22 February 2024
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Here’s why the RBA should ignore all calls for a Cup Day rate rise

Peter Switzer
2 November 2023

With the Reserve Bank Governor Michele Bullock undoubtedly pondering whether she should raise rates on Cup Day, and the pressure building from economists and the media to show some guts and raise to beat down inflation, now the International Monetary Fund (IMF) has joined the pile-in by demanding a rate rise.

I agree our new RB Governor needs to show who’s boss when it comes to interest rates, and as they say in the dressing rooms of champions: “No guts, no glory!” And that’s why the new Guv should stare down the experts and do what the new Federal Reserve did overnight and stay on pause on Cup Day.

In the 1980s when I first started writing for the Daily Telegraph as an economics commentator, I took stories from the IMF and that famous Paris thinktank called the OECD very seriously, thinking them very august bodies. After about a decade, I realised these guys were bad ‘guess’ merchants. They put out forecasts for 2024 but within three months they’ll put out a new one!

As Billy Joel might sing: “Sometimes they’re right. Sometimes they’re wrong. Sometimes they’re crazy wrong!”

This time the economists at the IMF calling for the RBA to raise rates now actually ignore what their training should be telling them. They know interest rate policy works with a lag. No one knows how long that lag is. But we do know that in Australia because of the pandemic, 40% of home loans were fixed. Usually that number is 15%, while those on variable rate loans would number 85%.

This meant that if the RBA raised rates 12 times in just over a year (as it has since May 2022), more Aussies would have felt the pain of higher repayments and the economy would have slowed faster and the jobless rate would have risen quicker as well.

However, because more people are on fixed rates, interest rate policy works slower, so the lag before it takes full effect will be longer.

This week I learnt that there are still a lot of Aussies on fixed rate loans, but when they see their repayments spike when they go onto a variable rate loan, they will cut spending, the economy will slow more, and unemployment will rise.

The CBA head of Australian economics, Gareth Aird, says mortgage payments as a share of income would continue to rise nationally, even without more rate hikes, because a large share of fixed-rate borrowers are still to roll on to higher variable rates into next year. So, this will do the work for Ms Bullock and the RBA. And if she adds more pain to the poor blighters who are already on variable rate loans, then she could push us into recession in 2024.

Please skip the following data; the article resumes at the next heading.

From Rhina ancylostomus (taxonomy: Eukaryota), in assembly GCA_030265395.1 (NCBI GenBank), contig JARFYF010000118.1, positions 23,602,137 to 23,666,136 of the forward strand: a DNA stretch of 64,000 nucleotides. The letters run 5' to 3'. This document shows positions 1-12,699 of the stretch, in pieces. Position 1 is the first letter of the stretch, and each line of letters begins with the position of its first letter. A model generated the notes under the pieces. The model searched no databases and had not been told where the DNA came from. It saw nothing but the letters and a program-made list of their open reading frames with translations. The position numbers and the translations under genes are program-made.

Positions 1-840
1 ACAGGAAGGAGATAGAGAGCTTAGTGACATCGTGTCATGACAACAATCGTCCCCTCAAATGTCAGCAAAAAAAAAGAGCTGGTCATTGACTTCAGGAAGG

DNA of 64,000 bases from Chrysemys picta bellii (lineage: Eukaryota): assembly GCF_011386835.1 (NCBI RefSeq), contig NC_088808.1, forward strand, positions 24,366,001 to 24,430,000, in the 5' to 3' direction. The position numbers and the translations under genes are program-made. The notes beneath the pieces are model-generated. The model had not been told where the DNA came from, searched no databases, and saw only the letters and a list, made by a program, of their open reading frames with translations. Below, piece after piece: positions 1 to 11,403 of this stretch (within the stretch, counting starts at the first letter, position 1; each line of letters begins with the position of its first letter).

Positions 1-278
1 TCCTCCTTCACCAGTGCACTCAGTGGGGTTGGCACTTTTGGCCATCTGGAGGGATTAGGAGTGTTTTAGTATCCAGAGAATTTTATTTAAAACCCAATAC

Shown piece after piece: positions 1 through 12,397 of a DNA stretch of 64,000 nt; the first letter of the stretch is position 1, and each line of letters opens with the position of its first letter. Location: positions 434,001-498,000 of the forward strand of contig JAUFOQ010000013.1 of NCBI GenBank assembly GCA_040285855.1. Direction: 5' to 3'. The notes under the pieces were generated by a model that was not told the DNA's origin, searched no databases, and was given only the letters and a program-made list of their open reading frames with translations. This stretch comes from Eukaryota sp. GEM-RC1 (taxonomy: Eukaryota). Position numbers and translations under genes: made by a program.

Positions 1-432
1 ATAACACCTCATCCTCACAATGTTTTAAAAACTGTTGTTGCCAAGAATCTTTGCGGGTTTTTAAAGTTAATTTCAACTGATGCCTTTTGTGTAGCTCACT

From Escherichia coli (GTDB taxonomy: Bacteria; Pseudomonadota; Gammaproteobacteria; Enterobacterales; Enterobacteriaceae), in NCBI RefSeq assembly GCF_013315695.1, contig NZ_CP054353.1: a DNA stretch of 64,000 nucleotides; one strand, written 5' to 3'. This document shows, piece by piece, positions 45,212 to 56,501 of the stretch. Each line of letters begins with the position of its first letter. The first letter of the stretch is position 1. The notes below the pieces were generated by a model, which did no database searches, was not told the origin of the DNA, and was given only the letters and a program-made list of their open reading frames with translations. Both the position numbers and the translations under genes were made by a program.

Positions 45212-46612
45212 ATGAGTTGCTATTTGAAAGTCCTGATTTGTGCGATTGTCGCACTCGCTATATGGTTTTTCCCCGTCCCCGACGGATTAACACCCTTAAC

Meanwhile, this is what NAB’s chief economist, Alan Oster, had to say about a Cup Day rise: “Personally, if I were the RBA, I would not do anything and sit back and wait, because they have time, but given what the governor has said, if she doesn’t follow up with a hike then there’s going to be an issue of credibility.”

So, what has the Governor said? Talking tough in her first speech (as she should given her important job), this is what Ms Bullock came out with: “The board will not hesitate to raise the cash rate further if there is a material upward revision to the outlook for inflation.”

Sure, inflation rose in the September quarter from 0.8% to 1.2% mainly because of petrol prices, while the annual rate has fallen to 5.4%.

The SMH’s Economics Editor Ross Gittins thinks the case for raising rates on Cup Day is weak. He pointed out, after petrol prices “… the next-biggest price increases, for newly built homes (imported building materials), rents (surge in immigration) and electricity (Ukraine war) aren’t caused by anything a rate rise can fix.”

Inflation is up but there is no hard evidence that there is a “material upward revision to the outlook for inflation.” It could fall in the December or March quarter, as more borrowers lose their low fixed-rate home loan.

The RBA said it thought the 2-3% inflation result — which is their goal — would happen around 2025, so the RBA has time on its side to see how the mortgage cliff will help slow spending, raise unemployment and lower inflation.

Our RBA Governor needs the guts to hold until we see more data that proves inflation is falling or rising. Ross Gittins argues the RBA is putting pressure on the people less responsible for inflation to solve the problem, which is inequitable. This is how he put it: “So, when nervous-nelly governors decide to err on the safe side, they’re deciding to beat young home buyers even further into the ground — either sell your house or starve your kids.”

To be fair, the IMF did give one good piece of advice and that was telling the nation’s governments to cut or delay some of their $150 billion worth of promised roads, railways and tunnels or else warning the nation’s home buyers would otherwise face even bigger mortgage pain.

It would be truly great if Michele Bullock showed enough guts to stick it to the nations’ Treasurers from Canberra to the state capitals to cut spending and help bring inflation down. Go guv!

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